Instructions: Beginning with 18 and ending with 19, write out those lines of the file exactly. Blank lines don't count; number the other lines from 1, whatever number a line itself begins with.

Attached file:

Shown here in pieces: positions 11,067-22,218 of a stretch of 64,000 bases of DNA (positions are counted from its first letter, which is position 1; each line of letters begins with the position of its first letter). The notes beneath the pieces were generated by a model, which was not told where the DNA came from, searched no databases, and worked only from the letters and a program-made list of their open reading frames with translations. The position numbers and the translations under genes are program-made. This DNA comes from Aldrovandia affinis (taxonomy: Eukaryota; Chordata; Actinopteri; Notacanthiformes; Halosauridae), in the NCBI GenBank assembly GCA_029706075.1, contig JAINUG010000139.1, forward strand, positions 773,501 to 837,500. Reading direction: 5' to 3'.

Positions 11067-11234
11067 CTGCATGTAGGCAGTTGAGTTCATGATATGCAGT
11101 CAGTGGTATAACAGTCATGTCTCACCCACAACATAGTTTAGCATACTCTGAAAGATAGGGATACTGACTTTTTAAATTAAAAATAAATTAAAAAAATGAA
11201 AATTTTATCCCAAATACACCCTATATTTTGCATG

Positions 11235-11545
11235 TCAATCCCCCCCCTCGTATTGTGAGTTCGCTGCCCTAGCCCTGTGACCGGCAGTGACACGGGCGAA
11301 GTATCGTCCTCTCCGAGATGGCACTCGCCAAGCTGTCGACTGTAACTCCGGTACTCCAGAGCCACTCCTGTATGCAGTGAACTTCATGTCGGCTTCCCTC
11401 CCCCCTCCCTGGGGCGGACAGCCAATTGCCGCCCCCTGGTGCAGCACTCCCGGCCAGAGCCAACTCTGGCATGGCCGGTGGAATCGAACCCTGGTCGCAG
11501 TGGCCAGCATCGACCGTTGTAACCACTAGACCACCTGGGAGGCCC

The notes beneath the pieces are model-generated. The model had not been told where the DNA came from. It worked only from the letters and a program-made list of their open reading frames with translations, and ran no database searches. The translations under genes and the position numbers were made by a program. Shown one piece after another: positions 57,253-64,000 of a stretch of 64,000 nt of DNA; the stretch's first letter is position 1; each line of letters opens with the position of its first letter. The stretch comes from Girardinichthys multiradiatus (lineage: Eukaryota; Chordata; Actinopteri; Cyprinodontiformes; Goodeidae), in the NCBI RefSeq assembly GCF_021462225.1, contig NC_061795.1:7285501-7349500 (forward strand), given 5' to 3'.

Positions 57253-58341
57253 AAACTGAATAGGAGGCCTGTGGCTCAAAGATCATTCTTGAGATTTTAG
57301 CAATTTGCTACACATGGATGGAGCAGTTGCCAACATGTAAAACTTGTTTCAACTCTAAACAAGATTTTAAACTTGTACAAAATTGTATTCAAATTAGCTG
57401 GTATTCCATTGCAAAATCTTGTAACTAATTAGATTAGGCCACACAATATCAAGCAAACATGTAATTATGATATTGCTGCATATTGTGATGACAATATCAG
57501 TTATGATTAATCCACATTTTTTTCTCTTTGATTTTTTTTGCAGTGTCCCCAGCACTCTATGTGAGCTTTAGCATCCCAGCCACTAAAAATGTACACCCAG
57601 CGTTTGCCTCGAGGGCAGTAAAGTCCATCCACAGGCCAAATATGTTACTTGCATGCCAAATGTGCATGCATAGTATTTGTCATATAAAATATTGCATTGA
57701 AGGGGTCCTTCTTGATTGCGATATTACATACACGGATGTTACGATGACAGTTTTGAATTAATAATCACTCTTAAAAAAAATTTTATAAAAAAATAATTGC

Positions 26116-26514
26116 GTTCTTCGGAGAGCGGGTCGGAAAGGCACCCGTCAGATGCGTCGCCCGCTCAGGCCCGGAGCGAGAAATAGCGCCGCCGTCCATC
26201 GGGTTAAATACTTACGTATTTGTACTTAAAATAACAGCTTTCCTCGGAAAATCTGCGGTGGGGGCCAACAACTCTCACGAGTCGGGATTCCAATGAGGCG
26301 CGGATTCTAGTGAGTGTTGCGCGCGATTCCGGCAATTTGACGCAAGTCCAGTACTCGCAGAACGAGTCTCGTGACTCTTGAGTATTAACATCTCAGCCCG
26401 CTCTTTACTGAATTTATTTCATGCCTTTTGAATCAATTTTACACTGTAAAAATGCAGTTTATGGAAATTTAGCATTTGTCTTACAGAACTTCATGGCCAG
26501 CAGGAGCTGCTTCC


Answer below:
57701 AGGGGTCCTTCTTGATTGCGATATTACATACACGGATGTTACGATGACAGTTTTGAATTAATAATCACTCTTAAAAAAAATTTTATAAAAAAATAATTGC

Positions 26116-26514